Reading Chocolates for Breakfast and imagining Courtney and Janet’s world gave me that same sense of vertigo I experienced looking at those kids wielding Swarovski crystal weapons. Like a typical teenager, Courtney longs for a life of passion and meaning. The monotony of fading into middle age without really living terrifies her. She hasn’t learned the life lesson that the extreme peaks and valleys that seem so romantic during adolescence eventually get a little old. “Poverty and wealth are excellent things because they are extremes,” she says, “but the middle ground is damaging to the soul.” Who wants to be poor? A pair of Louboutins sounds great, but thirty pair? And Louis Vuitton rifles? There’s something a little scary about that world, especially for a teenager.
It’s hard not to read many of the passages in Chocolates for Breakfast as a call for help. Pamela Moore also suffered from depression; at the age of twenty-six, after marrying and having a son, Moore killed herself. “I’m afraid of being so alone with it,” Courtney tells a friend of her mother’s when she’s feeling blue in L.A. The depression Courtney experiences isn’t simply a case of teen angst and hormones run amok. It’s tragic, and real, and, especially once you know the fate of the author, it haunts every page of the book.
In 1956 Newsweek called Chocolates for Breakfast a “polemic little folk tale” and grouped it with the “youth problem novels” that were coming out at the time. They went on to say, “Notwithstanding the sequined chip on her shoulder, (Moore) can also write with bemused detachment.” Moore was called the American Françoise Sagan, after the young, female French novelist whose incendiary book Bonjour Tristesse became an international sensation. Despite the attempts to censor it, Moore’s book sold over a million copies, and women still talk about how much the book meant to them when it was first published. Yet while The Catcher In the Rye is taught in schools and considered a classic, Chocolates for Breakfast fell out of print and gets called “trash.” At least it didn’t fade into obscurity.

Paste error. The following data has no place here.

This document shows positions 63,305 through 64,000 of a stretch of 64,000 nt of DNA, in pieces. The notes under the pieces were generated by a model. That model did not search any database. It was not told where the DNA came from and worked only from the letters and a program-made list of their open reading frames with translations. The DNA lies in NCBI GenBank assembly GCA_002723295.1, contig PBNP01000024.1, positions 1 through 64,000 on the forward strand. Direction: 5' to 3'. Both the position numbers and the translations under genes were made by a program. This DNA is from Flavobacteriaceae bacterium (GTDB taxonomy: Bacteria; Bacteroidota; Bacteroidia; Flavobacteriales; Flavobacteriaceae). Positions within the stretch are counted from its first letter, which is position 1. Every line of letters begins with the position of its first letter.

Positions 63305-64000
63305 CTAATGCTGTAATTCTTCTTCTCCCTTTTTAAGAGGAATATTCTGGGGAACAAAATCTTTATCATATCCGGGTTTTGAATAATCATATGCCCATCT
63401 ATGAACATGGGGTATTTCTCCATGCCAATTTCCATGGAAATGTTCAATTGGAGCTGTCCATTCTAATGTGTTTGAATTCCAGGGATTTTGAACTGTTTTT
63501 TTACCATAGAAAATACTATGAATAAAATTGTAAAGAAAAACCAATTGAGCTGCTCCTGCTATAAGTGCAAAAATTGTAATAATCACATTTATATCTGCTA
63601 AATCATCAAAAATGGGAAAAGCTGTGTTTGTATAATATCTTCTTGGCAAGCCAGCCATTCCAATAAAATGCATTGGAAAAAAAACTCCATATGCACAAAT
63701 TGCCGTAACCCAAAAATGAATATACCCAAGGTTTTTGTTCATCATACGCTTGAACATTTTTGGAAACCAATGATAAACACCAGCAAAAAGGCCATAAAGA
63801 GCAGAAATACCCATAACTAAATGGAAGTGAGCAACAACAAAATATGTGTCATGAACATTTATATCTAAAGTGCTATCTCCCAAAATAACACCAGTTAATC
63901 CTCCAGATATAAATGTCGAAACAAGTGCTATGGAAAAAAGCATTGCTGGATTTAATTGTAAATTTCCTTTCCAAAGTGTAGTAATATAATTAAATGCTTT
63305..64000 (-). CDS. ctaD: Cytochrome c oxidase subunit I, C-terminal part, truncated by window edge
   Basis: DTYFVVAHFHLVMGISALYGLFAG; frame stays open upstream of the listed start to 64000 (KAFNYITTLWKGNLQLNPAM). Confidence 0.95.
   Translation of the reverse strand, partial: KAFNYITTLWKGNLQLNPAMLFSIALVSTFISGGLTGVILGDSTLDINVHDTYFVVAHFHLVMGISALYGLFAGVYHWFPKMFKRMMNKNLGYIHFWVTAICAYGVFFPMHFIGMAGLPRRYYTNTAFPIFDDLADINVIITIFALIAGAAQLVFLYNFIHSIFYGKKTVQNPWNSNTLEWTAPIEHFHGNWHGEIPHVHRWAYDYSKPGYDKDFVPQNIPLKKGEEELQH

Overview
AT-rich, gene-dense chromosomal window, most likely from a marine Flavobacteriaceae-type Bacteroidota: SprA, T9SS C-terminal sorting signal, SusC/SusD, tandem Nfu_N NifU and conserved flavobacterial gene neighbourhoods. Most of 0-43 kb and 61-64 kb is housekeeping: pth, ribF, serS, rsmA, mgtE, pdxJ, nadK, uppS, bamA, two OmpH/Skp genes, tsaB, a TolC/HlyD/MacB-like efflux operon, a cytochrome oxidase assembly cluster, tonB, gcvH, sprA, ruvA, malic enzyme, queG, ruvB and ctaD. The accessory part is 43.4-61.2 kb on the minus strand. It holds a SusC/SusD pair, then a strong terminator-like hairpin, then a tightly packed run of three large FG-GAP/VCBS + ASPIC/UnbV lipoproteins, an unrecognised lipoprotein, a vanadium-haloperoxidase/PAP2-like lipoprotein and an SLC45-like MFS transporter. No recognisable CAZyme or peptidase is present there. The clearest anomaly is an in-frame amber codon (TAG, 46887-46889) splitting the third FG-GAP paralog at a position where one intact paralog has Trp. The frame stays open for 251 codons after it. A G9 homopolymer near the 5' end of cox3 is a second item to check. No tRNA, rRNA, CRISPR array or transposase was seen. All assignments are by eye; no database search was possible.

In recent years, much has been made about the gender bias in the publishing world. Female writers are reviewed less frequently, taken less seriously, and are often plagued by book covers sporting pastel hues, cupcakes, and stilettos. Did you see the new cover art that U.K. publisher Faber released for the 50th anniversary of Plath’s The Bell Jar? It had a Drew Barrymore doppelganger peering into a compact and fixing her makeup. Chocolates for Breakfast isn’t Proust, but in my mind that’s a good thing. Give me story and characters and sex scandals in the Garden of Allah over stream-of-consciousness musings any day. One isn’t better than the other. It’s really a matter of taste. This novel isn’t just “chick lit”, nor is it fluff. It’s a deeply felt story, but the eighteen-year old Moore was intelligent enough to tell her tale with a light touch. Like Holly Golightly, Courtney doesn’t need to prove herself with lengthy monologues about the nature of the universe and the meaning of life. She’s just a teenage girl, trying to figure things out. That doesn’t make her a simple, shallow character. It makes her relatable.
Courtney knows deep down that a world of never ending champagne and chocolates is a world of superficial joy, but she can’t seem to find her way out of it until her life is truly shaken up, which it eventually is. When that happens, all you can do is close the book and imagine that the character you’ve envisioned in your mind grows up and manages to break out of the cycle of cocktail parties and boozy breakfasts. Knowing the fate of the author, it’s hard to imagine that she does. Eating chocolates for breakfast every day sounds decadent and wonderful in the abstract, but if that was your life you would eventually feel nauseated, break out in hives, and yearn for a piece of buttered toast.
Dina Gachman has written for Forbes, The Los Angeles Times, The Hairpin, Ask Men, and Glamour.